Similar experience to iPad Pro
All-day battery life
TouchID isn't as good as FaceID
The base model isn't a good value
It's held back by iPadOS
The back panel is a bit flimsy
About the M1 iPad Air
Here's a quick look at the tablet we tested:
- Chipset: Apple M1 (8-core CPU/8-core GPU)
- Display: 10.9-inch Retina LCD
- RAM: 8GB
- Storage: 64GB, 256GB
- Rear-facing camera: 12MP wide
- Front-facing camera: 12MP ultrawide
- Wired connectivity: USB-C
- Wireless connectivity: Bluetooth 5, Wi-Fi 6, Cellular 5G/4G LTE
The latest iPad Air shares much of its design with the 2020 iPad Air: it has a 10.9-inch LED display with 64GB and 256GB storage options, dual-speaker stereo system, and compatibility with accessories like Apple's Pencil and Magic Keyboard, as well as third-party gear like Logitech's Combo Touch keyboard case. Our review unit came with 256GB of storage, as well as cellular connectivity.
What we like
Similiar experience to the iPad Pro
The new iPad Air starts at $600 for the 64GB model without cellular, but you should splurge for the extra storage on the 256GB model (more on that later). That will bring the price up to $750—a high price for an okay amount of storage, but it's still $150 less than what’d you’d pay for an equivalent iPad Pro.
Both iPads feature the base M1 chip that powers Apple's latest computers, they both have 8GB of RAM (although the Pro has 16GB in the 1TB and 2TB models) and they're both compatible with the same accessories, like the Apple Pencil and Magic Keyboard, so either way you'll be working with the same tools, with mostly the same power backing them. In most cases, even third-party accessories like cases should be cross-compatible between the 11-inch iPad Pro and the M1 iPad Air.
Here's what you'll be missing with the M1 iPad Air: FaceID, an extra camera and a LiDAR sensor on the back, a few extra storage/RAM options, four-speaker audio (the Air has two speakers that work well enough), and the ability to pick any exciting colors other than Space Gray or Silver.
There are people who might miss those extra features, particularly creative professionals, but the M1 Air keeps most of the key features and all the fundamentals of the Pro into a similar package.
Much has already been said about Apple's laptop-class M1 chip: It's fast, power consumption is low, and performance is solid enough for anything from web browsing and email triage to video editing or graphic design, all without taking too heavy a hit on battery life.
The 2020 iPad Air had Apple's six-core A14 Bionic chip, which had two high-performance cores and four high-efficiency cores, as well as four GPU cores. This year's iPad Air, which swaps the A14 for a fresh M1, has two extra high-performance cores and four additional GPU cores for a total of eight CPU cores and eight GPU cores.
Most people may not notice that extra boost in power, though. Apple Silicon has long been capable of running most tasks without breaking a sweat—that's nothing new here. To push the iPad Air, you'll have to delve into creative work or graphics-heavy gaming. Even there, the M1 proves more than capable on the iPad Air, as it has on every other device it's powered.
Even if you don't notice that extra boost, you'll still benefit from it. The M1 chip is plenty powerful, and Apple's track record indicates the new Air should get a few years' worth of software updates, so longevity shouldn't be an issue here.
Excellent battery life
Battery life hasn't been an issue on iPads for quite some time, and nothing's changed with the new iPad Air. On the days when I used the iPad Air for work, which included several hours in a text editor, with Slack occasionally in the multitasking window, and breaks to check email or browse the web, the iPad Air lasted about eight hours on a single charge.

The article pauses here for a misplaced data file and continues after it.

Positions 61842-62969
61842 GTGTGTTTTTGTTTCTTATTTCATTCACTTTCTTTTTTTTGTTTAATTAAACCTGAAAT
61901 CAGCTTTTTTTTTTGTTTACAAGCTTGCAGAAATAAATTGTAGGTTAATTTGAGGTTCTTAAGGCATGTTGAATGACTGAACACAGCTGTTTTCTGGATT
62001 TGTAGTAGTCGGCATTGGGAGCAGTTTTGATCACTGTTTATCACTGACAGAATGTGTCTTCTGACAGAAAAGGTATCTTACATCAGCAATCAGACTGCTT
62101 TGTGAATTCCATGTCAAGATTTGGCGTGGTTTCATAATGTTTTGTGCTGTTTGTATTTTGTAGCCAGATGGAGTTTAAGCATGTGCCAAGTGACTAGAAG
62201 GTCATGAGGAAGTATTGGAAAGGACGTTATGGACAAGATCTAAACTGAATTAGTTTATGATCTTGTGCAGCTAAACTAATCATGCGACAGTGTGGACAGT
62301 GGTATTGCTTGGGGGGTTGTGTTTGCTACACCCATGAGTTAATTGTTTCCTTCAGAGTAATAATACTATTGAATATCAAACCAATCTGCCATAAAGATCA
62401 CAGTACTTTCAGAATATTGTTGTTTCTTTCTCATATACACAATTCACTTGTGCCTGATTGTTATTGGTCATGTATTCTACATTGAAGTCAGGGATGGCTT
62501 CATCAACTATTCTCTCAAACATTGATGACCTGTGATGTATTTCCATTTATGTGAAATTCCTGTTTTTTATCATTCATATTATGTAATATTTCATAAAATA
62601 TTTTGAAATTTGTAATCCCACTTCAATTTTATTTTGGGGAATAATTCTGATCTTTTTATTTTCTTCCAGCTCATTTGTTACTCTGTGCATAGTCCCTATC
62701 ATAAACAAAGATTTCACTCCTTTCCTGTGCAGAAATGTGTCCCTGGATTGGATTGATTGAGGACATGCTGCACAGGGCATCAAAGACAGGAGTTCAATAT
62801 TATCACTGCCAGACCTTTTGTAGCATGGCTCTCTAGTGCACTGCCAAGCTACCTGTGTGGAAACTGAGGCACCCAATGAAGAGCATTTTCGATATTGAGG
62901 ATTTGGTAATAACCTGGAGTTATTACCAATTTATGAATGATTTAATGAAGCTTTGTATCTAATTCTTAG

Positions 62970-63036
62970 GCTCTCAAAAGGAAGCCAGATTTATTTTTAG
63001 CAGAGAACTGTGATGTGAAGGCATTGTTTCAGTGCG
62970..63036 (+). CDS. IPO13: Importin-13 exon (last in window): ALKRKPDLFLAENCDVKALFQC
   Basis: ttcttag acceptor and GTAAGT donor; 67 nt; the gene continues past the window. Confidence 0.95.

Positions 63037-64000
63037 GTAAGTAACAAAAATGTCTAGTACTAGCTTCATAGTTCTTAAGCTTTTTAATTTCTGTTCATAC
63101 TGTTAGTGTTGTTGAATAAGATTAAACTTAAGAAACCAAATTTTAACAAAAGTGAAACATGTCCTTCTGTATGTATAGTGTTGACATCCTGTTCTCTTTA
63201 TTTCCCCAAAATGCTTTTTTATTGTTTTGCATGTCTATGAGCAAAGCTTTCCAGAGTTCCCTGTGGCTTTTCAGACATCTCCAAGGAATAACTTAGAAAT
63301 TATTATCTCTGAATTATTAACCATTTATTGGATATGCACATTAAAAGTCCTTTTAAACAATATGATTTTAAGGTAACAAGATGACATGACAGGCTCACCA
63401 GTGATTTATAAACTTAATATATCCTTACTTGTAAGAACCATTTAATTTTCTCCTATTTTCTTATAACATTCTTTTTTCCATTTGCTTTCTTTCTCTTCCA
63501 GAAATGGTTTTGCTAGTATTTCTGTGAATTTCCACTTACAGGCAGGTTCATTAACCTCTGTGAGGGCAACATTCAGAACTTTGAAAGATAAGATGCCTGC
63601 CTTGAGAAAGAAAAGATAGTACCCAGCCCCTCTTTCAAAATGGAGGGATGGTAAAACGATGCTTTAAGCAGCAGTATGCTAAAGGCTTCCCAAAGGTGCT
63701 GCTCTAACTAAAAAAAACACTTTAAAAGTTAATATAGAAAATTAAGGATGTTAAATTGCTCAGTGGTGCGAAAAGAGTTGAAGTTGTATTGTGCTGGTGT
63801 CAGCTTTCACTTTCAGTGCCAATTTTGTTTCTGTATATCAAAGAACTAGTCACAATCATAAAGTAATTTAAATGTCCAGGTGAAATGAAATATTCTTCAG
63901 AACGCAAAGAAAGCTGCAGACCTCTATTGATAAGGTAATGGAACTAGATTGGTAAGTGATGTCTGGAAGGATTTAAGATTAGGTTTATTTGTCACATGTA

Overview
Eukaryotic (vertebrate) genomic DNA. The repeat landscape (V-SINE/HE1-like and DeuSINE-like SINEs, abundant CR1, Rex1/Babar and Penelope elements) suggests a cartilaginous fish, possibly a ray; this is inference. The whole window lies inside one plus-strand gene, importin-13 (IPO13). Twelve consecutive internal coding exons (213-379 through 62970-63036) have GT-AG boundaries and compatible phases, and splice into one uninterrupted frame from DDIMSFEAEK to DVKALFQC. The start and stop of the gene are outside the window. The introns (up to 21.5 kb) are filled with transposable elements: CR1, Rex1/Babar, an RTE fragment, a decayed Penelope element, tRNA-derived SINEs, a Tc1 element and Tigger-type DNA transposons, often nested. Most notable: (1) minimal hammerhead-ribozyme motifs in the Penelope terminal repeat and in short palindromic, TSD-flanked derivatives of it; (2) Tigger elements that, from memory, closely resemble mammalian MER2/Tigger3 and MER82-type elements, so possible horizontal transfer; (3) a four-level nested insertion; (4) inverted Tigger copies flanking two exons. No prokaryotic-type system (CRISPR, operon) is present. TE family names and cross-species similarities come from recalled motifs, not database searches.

On days when I mostly used the tablet for light browsing and some doodling in Procreate, I was able to get about ten hours of battery life. Even spending an hour or two streaming TV shows or movies won't kill the battery, and you'll still have enough juice to head out and work at a coffee shop.
What we don't like
TouchID isn't as good as FaceID
Coming from my iPad Pro, there weren't many things I missed in testing the new iPad Air. However, after nearly a week of day-to-day use, I'm still not used to the TouchID-enabled power button on the iPad Air.
Where FaceID on the iPad Pro lets you unlock your iPad without having to do anything, you'll have to remember to reach over to your power button (which is placed on the far left corner of the screen when in portrait mode and docked into the Magic Keyboard) every time you want to unlock the device, make a purchase, or access secure information like your passwords.
When it works, it works well, but it's not as fast as FaceID. Since there's no circular home button on the new iPads, TouchID has been moved to the surface of the power button, meaning there's a smaller surface area to scan your fingerprint. I encountered only a few misfires, but it's still less convenient than FaceID's near-instantaneous, automatic unlocking.
The base model isn't the best value
Despite nearly everything about the M1 iPad Air being more than enough for most people, its base model isn’t a great value because of the amount of storage space. If you don't plan on doing much more than browsing the web and checking Twitter from your iPad, the 64GB might be enough to get you by, but that storage goes quickly.
If you need an iPad for more than casual browsing, like doodling, photo or video editing, or gaming, you should probably spend the extra money on the 256GB model. It might seem like a lot of storage if you're not a data hoarder, but since there's no middle-ground, 128GB option your choices are either just enough storage to get you by, or a drive that might never be full, but will always have room for more if you need it. That's worth the extra peace of mind, especially if you plan to keep your device for more than a year or two, but it's still an additional $150 on top of the base price.